One of the first things that goes into the case when I go on holiday is my running trainers, even more so when I’m in training for a race. I double checked that it was ok with my wife when packing for a trip to Zürich this week, to which she simply replied that she “expected nothing else.” Being a family holiday, the last thing I wanted to do was go off running and leave everyone behind without at least first discussing it with my wife.

When running somewhere new, the easiest thing to do is to run, almost in a straight direction, for x miles before turning round and returning along the same route. Given that the Fenix 5X has a mapping feature, I was confident that I could be a little more adventurous. I generally like to complete three runs per week, so three sets of running kit went into the case and three running routes were created using Garmin’s online course feature on Garmin Connect. I wanted three interesting routes, as opposed to just completing a square course around the concrete streets of the city. On a side note, I was expecting Zürich to be a pretty city. In reality, it was akin to a traditional capital city, quite industrial with plenty of graffiti, aside from around the lake.

Unfortunately, given where we were staying, running to and around any part of the lake wasn’t really feasible. Even a straight out and back would have equated to a 9-miler, and that’s just taking in half a mile of running lakeside. I wanted to maintain a good weekly mileage but keep the runs relatively mid-distance (for a half marathoner) so as not to be away from the family for too long at any time. We decided that we would keep the children on BST, which was one hour behind that in Zürich. This was to prevent messing up their bed and awake times for the sake of five nights. My wife also decided to remain on BST whilst I changed with the time zone. This was partly so that we made it to trains and flights etc. when we needed to, but also because that’s the correct thing to do! Anyway, being an hour ahead of the rest of the family allowed me to get out early, but not silly early, in the morning while everyone was still asleep.

The first run that I planned out on Garmin was a 7-miler, running West from our apartment in Oerlikon, through the ETH Hönggerberg (University) campus, onto the path alongside the river Limmat before heading back to Oerlikon along a main road. I was hoping the 1.5 mile section along the Limmat would offer some nice scenery, particularly in the rising sun. In reality though it was like running alongside the Thames. Dirty water and heavily graffitied banks. Add that to two ridiculous hills getting there and back and it hardly seemed worth it. Still, there were a few nice sections (see the image below) and 7 miles were in the bank.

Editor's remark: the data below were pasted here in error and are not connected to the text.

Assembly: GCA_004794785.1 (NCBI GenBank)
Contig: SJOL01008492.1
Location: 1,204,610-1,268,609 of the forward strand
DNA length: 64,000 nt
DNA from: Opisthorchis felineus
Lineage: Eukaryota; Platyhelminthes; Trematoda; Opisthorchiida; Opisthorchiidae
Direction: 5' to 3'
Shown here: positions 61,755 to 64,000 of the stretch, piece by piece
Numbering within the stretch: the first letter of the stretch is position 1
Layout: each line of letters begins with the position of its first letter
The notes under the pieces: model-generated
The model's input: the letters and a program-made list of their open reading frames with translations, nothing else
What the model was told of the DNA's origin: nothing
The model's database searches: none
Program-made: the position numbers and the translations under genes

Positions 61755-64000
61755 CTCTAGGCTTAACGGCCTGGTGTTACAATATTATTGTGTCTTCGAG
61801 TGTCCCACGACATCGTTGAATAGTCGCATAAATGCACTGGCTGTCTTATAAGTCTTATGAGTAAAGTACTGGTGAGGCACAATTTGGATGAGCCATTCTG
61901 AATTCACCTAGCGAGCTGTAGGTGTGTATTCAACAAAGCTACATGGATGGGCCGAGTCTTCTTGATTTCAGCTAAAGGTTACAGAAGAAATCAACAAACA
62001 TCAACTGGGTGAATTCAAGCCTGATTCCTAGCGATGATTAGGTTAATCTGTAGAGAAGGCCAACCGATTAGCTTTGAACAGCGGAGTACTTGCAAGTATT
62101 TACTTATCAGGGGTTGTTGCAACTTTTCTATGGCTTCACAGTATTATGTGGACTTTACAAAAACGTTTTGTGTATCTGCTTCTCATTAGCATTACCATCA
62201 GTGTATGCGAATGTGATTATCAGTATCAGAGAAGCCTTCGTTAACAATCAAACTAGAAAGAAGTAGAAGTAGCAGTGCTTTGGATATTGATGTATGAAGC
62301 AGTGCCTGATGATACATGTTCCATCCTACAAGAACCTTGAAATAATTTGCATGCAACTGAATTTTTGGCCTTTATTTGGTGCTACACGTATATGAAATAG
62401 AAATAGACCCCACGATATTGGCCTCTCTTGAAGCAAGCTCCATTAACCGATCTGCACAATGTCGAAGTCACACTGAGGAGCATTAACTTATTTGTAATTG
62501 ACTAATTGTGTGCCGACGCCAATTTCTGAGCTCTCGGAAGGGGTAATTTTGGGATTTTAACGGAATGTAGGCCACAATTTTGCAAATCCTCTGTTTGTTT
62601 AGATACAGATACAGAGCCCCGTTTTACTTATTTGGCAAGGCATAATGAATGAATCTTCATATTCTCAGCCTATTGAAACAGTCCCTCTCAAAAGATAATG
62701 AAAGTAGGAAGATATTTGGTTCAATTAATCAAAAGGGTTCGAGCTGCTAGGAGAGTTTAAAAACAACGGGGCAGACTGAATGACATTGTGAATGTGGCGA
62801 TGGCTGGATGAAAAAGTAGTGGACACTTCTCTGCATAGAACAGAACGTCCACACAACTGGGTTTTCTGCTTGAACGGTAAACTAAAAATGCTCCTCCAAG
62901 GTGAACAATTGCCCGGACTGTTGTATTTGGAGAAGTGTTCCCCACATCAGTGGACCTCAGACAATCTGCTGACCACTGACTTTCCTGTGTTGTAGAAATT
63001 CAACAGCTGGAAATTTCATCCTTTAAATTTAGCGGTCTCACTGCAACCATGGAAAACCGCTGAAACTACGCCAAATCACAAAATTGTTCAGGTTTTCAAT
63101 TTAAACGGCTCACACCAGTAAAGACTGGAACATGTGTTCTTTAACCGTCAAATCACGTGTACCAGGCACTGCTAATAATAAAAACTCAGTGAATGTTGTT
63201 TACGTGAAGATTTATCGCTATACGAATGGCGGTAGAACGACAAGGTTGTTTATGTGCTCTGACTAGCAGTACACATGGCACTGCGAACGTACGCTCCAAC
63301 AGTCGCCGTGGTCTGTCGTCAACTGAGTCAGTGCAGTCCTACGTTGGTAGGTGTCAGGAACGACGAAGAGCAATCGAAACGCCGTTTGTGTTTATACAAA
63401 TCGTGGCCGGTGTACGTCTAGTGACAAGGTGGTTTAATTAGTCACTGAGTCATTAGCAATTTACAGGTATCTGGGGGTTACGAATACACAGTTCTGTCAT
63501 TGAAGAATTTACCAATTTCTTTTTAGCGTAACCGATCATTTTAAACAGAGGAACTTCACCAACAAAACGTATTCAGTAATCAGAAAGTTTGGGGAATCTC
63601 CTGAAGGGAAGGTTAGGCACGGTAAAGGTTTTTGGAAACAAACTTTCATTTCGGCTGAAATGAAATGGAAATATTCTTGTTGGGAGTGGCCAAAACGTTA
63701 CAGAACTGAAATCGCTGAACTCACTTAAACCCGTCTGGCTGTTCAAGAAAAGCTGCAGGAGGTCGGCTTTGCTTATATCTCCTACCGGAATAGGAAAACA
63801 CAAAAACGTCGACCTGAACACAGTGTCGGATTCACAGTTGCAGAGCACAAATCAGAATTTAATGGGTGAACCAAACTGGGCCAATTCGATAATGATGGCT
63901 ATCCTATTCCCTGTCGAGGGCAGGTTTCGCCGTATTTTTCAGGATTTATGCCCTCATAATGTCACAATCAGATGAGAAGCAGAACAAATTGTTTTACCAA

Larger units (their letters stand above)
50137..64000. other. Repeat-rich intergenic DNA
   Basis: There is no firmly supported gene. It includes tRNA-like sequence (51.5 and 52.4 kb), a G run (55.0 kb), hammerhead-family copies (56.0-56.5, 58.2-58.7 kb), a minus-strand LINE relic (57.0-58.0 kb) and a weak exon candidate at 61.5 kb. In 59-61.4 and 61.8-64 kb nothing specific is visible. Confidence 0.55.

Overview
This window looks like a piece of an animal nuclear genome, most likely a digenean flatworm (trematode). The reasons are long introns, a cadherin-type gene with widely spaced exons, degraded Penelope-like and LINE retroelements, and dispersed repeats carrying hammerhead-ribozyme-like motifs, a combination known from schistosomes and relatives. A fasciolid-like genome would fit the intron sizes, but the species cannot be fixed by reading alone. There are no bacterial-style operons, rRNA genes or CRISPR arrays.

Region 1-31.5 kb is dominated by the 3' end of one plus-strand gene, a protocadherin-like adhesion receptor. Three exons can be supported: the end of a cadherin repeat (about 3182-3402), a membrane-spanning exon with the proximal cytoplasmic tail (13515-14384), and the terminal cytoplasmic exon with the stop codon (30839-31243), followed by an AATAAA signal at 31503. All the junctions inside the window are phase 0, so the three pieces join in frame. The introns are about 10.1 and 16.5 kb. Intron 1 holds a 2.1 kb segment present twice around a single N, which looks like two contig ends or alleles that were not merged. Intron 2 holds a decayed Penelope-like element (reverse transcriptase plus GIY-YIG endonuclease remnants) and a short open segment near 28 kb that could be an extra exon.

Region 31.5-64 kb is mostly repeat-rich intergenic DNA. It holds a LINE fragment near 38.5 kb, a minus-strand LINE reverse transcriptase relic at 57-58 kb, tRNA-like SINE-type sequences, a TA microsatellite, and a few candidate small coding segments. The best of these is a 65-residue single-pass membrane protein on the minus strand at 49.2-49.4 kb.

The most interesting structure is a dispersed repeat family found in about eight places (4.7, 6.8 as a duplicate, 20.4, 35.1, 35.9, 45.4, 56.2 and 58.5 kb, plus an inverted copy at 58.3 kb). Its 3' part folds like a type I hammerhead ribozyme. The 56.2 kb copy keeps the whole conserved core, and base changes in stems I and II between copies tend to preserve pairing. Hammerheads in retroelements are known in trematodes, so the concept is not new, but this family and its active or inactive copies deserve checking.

The second run was not due to be a particularly pretty one. Being a football fan, and being in Zürich, I wanted to visit FIFA. After checking the distance from our apartment, I decided that, rather than dragging the family there, I would run there instead. What followed was quite possibly the nicest 7.5 mile run I have ever completed. On the way there it was mainly roads and park paths, with some very nasty hills. I have maintained that the hill towards the end of the Harborough 5 mile race is the toughest hill that I have ever faced, but the continuous 1.5 mile hill from Irchelpark to Zoo Zürich was on a different level. 217m of elevation gain inside 3 miles is unusual for a normal city run along roadside paths. Once past FIFA, the route went off road, and the trail was glorious, made even better by the fact that I had it all to myself. Once off the trail and back onto the road on Hüttenkopfstrasse, the views across the city were impressive. After this, it was a flat run alongside main roads back to Oerlikon.

The final run was a much needed easy 5-miler alongside a section of the canal. A quarter of the elevation gain of the first run and almost a sixth of the second brought a welcomed break for the legs. Nothing more to report on this one really.

Overall, again, I was pleased with the functionality of the F5X. It did have some GPS issues and, if moving fast and not keeping an eye on the map, it would be very easy to miss your turning. Also, without the constant pressing of buttons, it’s hard to keep an eye on anything more than the map, for example pace and/or HR. For that reason, there was no real training during the week, ‘just running.’ That being said, it would have been very difficult to have experienced the routes and scenery that I did without it and it’s mapping feature. It was a nice break and some nice running.

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